Wednesday, July 27, 2011

The Family That Spews Together...

The critter that started it all.

**WARNING - The following may cause nausea amongst some readers **

It began with the discovery of one of the twins sound asleep in a large puddle of vomit. I was hit with an overwhelming sour odour upon entering the room, alerted by the cry of her sister. Lola, still awake in the next room, found the whole thing disgusting and delightful, running around in mock-horror as I attempted to clean up baby and cot.

Pearl was fine the next day, eating breakfast with gusto and showing no signs of her previous night’s ordeal, so I declared it a 24-hour bug and hoped it was over.

That night, around midnight, we were awoken by Stella’s distressed cry. The Garbageman found her covered in spew. It was like déjà vu. We cleaned her up, wiped little chunks from her hair, stripped the bed and dug out clean sheets from the back of the cupboard. This one wasn’t quite as straightforward, however. Every hour for the rest of the night we awoke to her retching and crying. But like her sister the day before, she was hungry at breakfast and seemed all but recovered.

So I was hopeful our trip to the Southern Highlands, scheduled for that day, would not be impeded. I had started to feel a bit queasy, and by lunchtime it was clear Lola was not herself. Was this going to be a whole family affair?

We made the journey south without event until, five minutes from the village where we were staying, Stella started to cry and promptly hurled all over herself and her seat. I pulled over and grabbed some towels I’d packed for just this type of emergency. There was nothing for it but to cover the worst of the mess and drive on till we could put her in the bath.

By dinnertime, everyone seemed OK again. Not long after, however, the Garbageman started to look a little green. He took himself off to bed early but soon reappeared in a frantic race for the bathroom. Luckily he made it in time. He collapsed back into bed and I decided to snuggle in with Lola for the night, judging it the safer bet. However, just as I was drifting off to sleep, I heard her whimpering and instantly knew what was happening. Like Superwoman, I launched myself out from under the covers, grabbed her in my arms and raced out of the bedroom and across the living room, imploring her to hang on. We made it to the bathroom door before it all came up, and she continued to vomit after I’d dumped her, fully clothed, into the bathtub. She screamed too. “Get it off me! Mummy, get it off me!” I stripped her down then ran the bath for the third time that evening.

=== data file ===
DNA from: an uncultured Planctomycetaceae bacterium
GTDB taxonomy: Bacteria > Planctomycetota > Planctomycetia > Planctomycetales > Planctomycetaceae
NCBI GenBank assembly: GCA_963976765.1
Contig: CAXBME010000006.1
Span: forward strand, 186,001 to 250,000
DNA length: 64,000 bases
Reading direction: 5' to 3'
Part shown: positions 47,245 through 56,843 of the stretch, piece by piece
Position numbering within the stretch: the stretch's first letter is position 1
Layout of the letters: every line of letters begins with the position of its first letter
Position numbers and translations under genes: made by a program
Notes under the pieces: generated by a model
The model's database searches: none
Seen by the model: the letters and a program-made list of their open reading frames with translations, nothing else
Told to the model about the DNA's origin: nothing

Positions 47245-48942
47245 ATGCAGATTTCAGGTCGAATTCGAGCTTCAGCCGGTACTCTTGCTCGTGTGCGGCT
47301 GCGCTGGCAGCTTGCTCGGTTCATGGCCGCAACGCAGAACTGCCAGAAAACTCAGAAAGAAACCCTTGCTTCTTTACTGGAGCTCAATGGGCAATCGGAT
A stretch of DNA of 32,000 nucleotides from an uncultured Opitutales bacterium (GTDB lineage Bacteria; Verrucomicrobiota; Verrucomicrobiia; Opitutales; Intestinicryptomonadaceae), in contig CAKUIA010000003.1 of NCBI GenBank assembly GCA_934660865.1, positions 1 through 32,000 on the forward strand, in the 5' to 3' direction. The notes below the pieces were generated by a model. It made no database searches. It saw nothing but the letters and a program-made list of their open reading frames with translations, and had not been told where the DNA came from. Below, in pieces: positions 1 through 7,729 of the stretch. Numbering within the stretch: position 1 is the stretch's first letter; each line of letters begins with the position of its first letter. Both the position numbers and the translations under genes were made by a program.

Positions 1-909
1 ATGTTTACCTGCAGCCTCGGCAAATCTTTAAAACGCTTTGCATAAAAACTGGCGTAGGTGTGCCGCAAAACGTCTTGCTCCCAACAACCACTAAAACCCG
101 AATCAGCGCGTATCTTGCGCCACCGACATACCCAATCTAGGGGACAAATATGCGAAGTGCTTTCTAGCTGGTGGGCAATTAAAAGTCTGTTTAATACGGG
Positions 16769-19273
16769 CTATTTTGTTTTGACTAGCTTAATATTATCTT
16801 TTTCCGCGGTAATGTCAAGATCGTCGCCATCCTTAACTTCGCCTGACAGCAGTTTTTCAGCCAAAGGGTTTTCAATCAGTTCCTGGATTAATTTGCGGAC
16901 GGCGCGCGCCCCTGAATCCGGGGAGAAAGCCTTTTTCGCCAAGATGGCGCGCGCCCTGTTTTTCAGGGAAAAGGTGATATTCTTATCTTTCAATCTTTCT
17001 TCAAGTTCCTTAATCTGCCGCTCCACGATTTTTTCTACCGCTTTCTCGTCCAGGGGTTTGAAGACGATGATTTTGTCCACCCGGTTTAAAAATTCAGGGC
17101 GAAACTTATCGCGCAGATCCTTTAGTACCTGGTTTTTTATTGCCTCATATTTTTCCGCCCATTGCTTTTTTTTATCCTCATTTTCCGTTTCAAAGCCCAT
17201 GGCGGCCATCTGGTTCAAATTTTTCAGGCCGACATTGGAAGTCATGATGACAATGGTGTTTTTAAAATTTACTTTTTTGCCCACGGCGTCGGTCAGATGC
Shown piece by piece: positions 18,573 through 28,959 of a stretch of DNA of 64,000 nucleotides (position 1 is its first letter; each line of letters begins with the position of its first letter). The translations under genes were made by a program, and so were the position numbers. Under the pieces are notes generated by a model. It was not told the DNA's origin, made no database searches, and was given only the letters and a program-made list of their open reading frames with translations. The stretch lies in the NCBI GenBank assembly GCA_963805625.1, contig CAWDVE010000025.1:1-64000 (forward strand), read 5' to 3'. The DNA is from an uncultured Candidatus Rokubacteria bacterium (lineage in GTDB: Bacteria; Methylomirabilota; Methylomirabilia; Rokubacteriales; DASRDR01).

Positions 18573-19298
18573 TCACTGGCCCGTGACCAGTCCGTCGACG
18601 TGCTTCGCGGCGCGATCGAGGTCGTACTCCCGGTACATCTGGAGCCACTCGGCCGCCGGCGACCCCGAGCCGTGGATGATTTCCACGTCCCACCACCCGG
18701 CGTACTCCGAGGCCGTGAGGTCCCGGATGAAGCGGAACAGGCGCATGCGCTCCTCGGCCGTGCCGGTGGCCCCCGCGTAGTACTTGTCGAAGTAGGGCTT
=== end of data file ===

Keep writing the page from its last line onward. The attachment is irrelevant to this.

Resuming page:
Meanwhile, the Garbageman, hearing the commotion, had leapt out of bed to see what was happening. All I heard was some muttering then a huge thud. I found him on the floor, his complexion yellow and pasty, looking a shade warmer than death. “Did you faint?” I asked. “I think so,” said he. It had started to feel like something out of a horror movie, or a bad comedy. I wondered how I would call an ambulance out to this cottage on the edge of this village in which we had no phone reception. I considered packing everyone up for a midnight drive back to Sydney and the safety of home, but the thought of more car vomiting was too much.

In the end, I settled Lola back into bed with a towel beneath her and a bucket on the bedside table. I had checked on the babies several times, and even went in once to see if the Garbageman was still breathing. I felt like I had to keep watch over them all and was struggling to fall to sleep. There was a final call before I drifted off – Stella bringing up the few pieces of plain pasta she’d had for dinner. I was getting good at this now. I heard the cry, ran into her room, grabbed her out of her cot and held a tea towel to her mouth to catch the mess. One less set of sheets to wash.

The next day was uneventful, at least in the regurgitation stakes. My nausea had passed and by dinnertime I was ready to declare us cured. Everyone went to bed without a struggle and I collapsed into an easy sleep. But at 1:30 in the morning, my time was up. After three nights of holding my babes while they chucked, cleaning up endless mess, washing load after load of laundry, shushing and comforting and reassuring, I found myself alone in a bathroom while they all slept soundly, chucking up my guts. Bleurgh.

I would like that to be the end of my sorry tale. There was, however, a final hurrah, not ten minutes from home on the return car trip. Lola again, this time all over herself. I managed to catch a lot of it in some towels, and again it seemed sensible to just get home and clean her up there. Of course, being Sydney, we had to wait at a few sets of traffic lights. I looked at my girl in the rear-view mirror, hair plastered down by vomit, bits stuck to her chin, her cheeks, her shoulders. The requisite screaming. I glanced down and saw a smear of spew across my sleeve. Just get home, I thought. Just get home.

And home it was. Home to another daytime bath. Countless loads of washing. Three car seats removed, covers stripped and washed, reinstalled. Please let that be the end of it.

My, weren't yesterday's photos a nice foil for the reality of our minibreak!


  1. Oh Greer, I'm sorry but I'm really, really laughing. Mostly at the part of the response to your did you faint question, "I think so". How could you not know? Kellie xx

  2. oh dear our family had a similiar holiday experience at Mt Warning caravan park last year...
    Love the fabric on your lounge :)


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